In My Opinion…

January 1, 2007

Preventative Maintenance

Filed under: History,Military History,Politics — Thomas Hagen @ 8:53 am

Throughout the duration of Saddam Hussein’s reign as the supreme leader of Iraq, he has been responsible for mass executions, unprovoked attacks on neighboring countries, ecological terrorism, and the use of conventional and chemical weapons against his own people. The question is not if he would strike again, but when. By deposing an evil dictator before he can do more harm, the United States is justified in its war with Iraq.

The atrocities committed by Saddam Hussein would begin almost immediately after he came into power. Saddam took control of Iraq in a bloodless coup on July 16, 1979. Less than a week later he called for a conference of senior Party officials, in which one of his close associates announced that a plot against the Party had been discovered. An alleged conspirator was produced who proceeded to tell the audience details of the plot. Saddam then took the podium armed with a list of names, which he began to read aloud. As the names were read, the men were escorted out. Sixty-six names were on that list, including a close friend of Saddam’s. A mock trial was held and fifty-five men were found guilty. Twenty-two were sentenced to death, while the rest were sent to prison (Karsh 109-16).

Approximately a year later, Saddam Hussein took Iraq to war. On September 22, 1980 Iraq launched attacks on airfields in the neighboring country of Iran (Al-Khalil 258). Iran often sent human waves into battle during the war, which were driven back many times by the use of chemical weapons (Butler 18). During the eight-year struggle, Iran accused Iraq of the use of chemical weapons on at least 40 occasions, but Iran’s lack of international credibility caused most of the claims to be ignored (Sciolino 149). Saddam has never personally admitted to using chemical weapons against Iran, but one of his generals is said to have compared the atrocity to using insecticide on insects. Iraq later claimed the right to use any weapons it had, regardless of international opinion (Butler 18).

Atrocities were not limited to Iraq’s neighbors. The Kurds of northern Iraq began to rebel against Saddam during the Iran-Iraq War, causing him to begin their systematic persecution. 8,000 Kurds that had been previously imprisoned were executed, as well as hundreds more who openly opposed Saddam (Karsh 169). In March 1988, the Kurdish town of Halabjah was attacked with hydrogen cyanide, leaving 15,000 men, women, and children dead or wounded (Keegan 69-70). In the following months, a further sixty-five villages were attacked with mustard gas, cyanide, and nerve agents (Karsh 169), bringing hundreds of casualties and forcing 250,000 refugees to flee to Iran and Turkey (Keegan 70). Another 500,000 Kurds were placed in concentration camps or controlled areas in northern and southern Iraq. Several Kurdish villages in Iran were also gassed (Karsh 169).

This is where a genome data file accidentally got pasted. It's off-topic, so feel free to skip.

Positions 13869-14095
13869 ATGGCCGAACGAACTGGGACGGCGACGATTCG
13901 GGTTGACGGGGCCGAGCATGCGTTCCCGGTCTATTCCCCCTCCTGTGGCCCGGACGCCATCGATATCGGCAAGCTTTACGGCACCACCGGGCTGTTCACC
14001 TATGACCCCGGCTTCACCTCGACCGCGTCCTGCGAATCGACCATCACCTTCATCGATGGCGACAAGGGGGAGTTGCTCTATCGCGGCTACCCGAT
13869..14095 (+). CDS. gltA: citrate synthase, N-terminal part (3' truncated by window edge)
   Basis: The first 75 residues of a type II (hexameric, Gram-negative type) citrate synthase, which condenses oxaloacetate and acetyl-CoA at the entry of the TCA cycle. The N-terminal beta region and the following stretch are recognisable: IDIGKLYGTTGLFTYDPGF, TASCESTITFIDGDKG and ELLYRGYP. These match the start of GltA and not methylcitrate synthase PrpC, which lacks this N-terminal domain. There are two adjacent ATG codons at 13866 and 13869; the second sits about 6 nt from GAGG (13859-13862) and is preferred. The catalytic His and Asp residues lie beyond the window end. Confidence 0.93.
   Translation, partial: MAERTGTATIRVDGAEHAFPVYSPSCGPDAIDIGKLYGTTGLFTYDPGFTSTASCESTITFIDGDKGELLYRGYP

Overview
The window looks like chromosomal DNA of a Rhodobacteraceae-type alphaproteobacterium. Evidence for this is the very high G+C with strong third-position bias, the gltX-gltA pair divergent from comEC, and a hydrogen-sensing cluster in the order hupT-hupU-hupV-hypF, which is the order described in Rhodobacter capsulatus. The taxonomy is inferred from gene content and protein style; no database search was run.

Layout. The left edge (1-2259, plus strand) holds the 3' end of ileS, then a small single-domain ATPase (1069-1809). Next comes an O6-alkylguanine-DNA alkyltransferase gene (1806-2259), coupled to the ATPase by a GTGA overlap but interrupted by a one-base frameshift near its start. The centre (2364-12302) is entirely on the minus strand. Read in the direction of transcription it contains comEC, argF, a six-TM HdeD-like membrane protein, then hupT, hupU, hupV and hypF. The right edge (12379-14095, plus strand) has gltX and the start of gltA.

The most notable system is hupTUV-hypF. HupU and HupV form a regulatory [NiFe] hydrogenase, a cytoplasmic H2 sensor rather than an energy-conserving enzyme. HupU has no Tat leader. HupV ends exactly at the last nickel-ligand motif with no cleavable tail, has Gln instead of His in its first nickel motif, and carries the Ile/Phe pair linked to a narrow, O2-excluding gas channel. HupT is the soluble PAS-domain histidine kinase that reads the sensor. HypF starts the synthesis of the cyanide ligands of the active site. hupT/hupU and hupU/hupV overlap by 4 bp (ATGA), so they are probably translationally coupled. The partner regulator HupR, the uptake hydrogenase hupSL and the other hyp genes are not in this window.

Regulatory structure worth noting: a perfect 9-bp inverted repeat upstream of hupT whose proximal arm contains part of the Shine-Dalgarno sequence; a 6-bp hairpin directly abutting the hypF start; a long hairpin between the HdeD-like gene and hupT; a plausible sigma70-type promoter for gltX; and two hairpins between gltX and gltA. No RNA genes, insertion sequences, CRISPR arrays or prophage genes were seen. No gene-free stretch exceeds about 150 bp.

After the Iran-Iraq War, Iraq’s military was stronger than ever, but its economy was struggling (Karsh 194). Saddam declared the oil prices set by the Persian Gulf states were costing Iraq $1 billion a year, and failure to disregard his demands on oil quotas would be seen as a declaration of war on Iraq (Karsh 206). Saddam determined the nation of Kuwait was continuing to flood the market with oil, costing Iraq $89 billion. There was also a dispute over oil fields set up by Kuwait in an area known as Rumaila. While Kuwait saw these demands as attempts at a bargaining agreement, Saddam intended them as ultimatums. When it was apparent that Kuwait was not going to comply, Iraq began moving troops toward the border (Karsh 211-13). On the morning of August 2, 1990 Iraq sent 100,000 troops and 300 tanks across the border into Kuwait to face an army of 16,000 Kuwaitis. The world quickly protested the invasion. The United Nations Security Counsel met and imposed sanctions and resolutions against Iraq calling for its immediate withdrawal from Kuwait (Karsh 218). When the proposed date was not met, military action was taken. Coalition bombs began to fall on Iraq on January 17, 1991 (Sciolino 300).

One of the weapons in Iraq’s arsenal is the SCUD surface-to-surface missile. This medium-ranged weapon has a range of 150 miles with poor accuracy. During the Gulf War, many SCUD missiles were launched by Iraq at Israel in order to lure them into the war in an attempt to break up the western and Arab coalition against it (Keegan 79). The unprovoked attacks on Israel did not have the desired affect. Israel remained a bystander and the coalition held firm (Butler 38).

Saddam soon resorted to a scorched earth policy—setting fire to several oil wells in Kuwait. While this tactic did have partial strategic value by creating a smoke screen that could inhibit Coalition operations, its main goal was simply to devastate the oil field, as well as cause an ecological crisis. This was compounded when Iraq began pumping Kuwaiti oil into the Persian Gulf. Approximately 200,000 barrels of oil a day was pumped into the Gulf, creating an oil slick over 240 square miles (Karsh 251).